Concealed ventricular parasystole uncovered in the form of ventricular escapes of variable coupling.
Exit block from a parasystolic focus is recognized when automatic discharges fail to become manifest during the excitable phase of the ventricular cycle. In the present study, an apparently complete exit block and a persistently concealed ventricular parasystole (VP) resulted from an exit refractory period (ExRP) longer than the sinus cycle length. Slowing of the heart rate caused the concealed VP to become apparent in the form of ventricular escapes of variable coupling and as an idioventricular rhythm that failed to show initial "warming up." These features reflect the fact that the automatic focus is protected from activity of the sinus impulses, which, however, can induce a prolonged ExRP. Seven cases of concealed VP are discussed. In two, concealment occurred spontaneously during the follow-up of a typical VP; in three, it was provoked by conduction-depressing drugs; and in two, ventricular escapes of varying coupling were shown to represent the manifestation of a concealed and previously unrecognized VP. In two cases, isoproterenol caused reappearance of typical VP, probably through a shortening of the ExRP. While isoproterenol may be useful for uncovering a concealed VP, conduction-depressing drugs may be used to provoke or increase exit block. Total extinction of the VP seemed to occur in two patients during follow-up studies.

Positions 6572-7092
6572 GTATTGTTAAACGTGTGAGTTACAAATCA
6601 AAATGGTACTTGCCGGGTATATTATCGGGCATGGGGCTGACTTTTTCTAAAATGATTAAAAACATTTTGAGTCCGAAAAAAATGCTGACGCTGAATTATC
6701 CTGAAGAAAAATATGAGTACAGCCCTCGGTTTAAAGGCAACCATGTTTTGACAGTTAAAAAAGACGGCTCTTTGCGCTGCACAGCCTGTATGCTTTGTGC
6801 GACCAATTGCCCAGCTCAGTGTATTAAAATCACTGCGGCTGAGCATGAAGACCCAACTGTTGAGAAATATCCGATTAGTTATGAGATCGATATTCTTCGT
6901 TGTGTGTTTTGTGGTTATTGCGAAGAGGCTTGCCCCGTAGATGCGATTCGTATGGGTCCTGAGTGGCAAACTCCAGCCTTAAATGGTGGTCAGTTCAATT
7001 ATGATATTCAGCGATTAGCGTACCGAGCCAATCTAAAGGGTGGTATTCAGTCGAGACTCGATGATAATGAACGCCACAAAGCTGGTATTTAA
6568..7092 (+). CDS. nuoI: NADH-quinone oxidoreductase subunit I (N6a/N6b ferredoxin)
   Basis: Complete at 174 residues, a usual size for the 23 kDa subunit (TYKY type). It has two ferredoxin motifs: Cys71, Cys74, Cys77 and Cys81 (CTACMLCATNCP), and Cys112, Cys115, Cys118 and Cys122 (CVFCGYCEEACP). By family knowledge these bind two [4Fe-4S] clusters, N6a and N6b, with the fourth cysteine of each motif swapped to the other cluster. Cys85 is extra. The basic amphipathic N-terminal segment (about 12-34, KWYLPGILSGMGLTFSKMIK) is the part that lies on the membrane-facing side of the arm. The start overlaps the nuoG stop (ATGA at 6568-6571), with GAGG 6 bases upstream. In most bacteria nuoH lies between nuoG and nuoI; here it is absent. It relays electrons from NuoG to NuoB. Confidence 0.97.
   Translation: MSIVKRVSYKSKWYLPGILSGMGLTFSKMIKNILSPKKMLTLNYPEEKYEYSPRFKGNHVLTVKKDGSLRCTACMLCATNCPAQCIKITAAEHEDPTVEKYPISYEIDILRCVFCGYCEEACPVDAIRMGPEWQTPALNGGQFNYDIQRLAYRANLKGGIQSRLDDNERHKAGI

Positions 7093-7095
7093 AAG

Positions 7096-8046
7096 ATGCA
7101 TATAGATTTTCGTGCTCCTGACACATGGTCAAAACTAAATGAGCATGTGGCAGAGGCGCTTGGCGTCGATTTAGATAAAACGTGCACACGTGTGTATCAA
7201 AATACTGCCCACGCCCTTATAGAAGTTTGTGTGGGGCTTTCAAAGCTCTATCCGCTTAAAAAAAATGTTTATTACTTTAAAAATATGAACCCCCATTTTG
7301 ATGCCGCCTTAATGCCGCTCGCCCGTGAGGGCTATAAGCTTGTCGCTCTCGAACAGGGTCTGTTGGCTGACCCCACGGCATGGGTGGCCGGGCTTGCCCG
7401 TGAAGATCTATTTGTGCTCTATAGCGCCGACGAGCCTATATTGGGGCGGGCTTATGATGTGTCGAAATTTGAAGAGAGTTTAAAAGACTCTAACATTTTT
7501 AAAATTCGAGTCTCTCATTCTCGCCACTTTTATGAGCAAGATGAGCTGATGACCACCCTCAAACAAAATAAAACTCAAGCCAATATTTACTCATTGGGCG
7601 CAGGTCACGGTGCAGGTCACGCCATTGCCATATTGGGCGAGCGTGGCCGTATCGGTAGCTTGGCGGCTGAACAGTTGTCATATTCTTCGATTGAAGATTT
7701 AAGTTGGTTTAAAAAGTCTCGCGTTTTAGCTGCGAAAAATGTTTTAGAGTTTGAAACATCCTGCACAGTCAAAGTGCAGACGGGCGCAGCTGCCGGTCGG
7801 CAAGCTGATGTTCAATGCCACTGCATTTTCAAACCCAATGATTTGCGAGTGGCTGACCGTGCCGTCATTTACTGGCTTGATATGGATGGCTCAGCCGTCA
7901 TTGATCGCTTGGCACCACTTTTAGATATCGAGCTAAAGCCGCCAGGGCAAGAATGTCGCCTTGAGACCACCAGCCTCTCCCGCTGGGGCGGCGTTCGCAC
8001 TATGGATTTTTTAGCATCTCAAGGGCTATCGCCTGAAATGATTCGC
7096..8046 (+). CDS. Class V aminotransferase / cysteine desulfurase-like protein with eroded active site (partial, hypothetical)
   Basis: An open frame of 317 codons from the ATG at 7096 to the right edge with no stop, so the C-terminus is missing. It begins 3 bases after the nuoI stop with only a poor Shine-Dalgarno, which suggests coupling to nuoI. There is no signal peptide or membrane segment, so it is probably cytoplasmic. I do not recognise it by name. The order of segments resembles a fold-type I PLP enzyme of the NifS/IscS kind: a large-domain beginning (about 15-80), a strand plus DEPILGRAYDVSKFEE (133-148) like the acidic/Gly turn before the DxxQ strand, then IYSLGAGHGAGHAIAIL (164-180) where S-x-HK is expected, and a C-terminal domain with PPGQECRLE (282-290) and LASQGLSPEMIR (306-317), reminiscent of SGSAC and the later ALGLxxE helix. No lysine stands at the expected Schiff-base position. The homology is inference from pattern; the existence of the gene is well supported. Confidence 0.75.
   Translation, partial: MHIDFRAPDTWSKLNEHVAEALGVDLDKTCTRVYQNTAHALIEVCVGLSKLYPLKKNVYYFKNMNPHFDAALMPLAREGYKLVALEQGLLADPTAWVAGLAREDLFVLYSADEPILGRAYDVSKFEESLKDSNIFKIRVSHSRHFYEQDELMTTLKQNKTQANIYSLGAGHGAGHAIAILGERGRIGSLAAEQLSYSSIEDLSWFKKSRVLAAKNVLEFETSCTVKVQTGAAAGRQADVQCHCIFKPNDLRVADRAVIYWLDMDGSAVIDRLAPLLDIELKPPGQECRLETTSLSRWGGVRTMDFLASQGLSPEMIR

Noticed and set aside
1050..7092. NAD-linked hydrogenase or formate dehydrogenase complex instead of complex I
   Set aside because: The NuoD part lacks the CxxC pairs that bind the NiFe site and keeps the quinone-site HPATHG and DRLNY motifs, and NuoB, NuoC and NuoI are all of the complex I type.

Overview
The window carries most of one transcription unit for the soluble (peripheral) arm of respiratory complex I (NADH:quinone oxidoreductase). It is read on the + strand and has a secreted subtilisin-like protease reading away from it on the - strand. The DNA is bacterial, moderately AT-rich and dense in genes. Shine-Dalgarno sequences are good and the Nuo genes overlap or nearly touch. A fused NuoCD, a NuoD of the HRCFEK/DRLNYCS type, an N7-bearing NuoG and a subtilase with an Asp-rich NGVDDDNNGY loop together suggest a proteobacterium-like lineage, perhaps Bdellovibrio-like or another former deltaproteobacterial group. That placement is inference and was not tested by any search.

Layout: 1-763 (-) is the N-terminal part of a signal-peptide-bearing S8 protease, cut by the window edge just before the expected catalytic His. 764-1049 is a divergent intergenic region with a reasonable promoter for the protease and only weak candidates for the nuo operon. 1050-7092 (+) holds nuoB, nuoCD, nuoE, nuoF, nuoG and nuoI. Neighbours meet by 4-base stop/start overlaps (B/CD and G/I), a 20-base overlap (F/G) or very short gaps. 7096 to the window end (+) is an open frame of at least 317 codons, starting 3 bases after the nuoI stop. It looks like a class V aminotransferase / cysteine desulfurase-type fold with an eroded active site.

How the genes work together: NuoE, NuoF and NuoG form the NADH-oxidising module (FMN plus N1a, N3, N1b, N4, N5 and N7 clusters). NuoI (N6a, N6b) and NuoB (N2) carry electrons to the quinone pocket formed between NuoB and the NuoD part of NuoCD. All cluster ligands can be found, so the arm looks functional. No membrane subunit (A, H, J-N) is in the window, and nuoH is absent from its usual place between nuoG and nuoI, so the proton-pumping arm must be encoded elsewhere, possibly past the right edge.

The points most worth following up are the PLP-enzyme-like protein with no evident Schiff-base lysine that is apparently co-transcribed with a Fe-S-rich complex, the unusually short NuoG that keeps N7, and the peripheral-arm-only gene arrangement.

- Copyright © 1981 by American Heart Association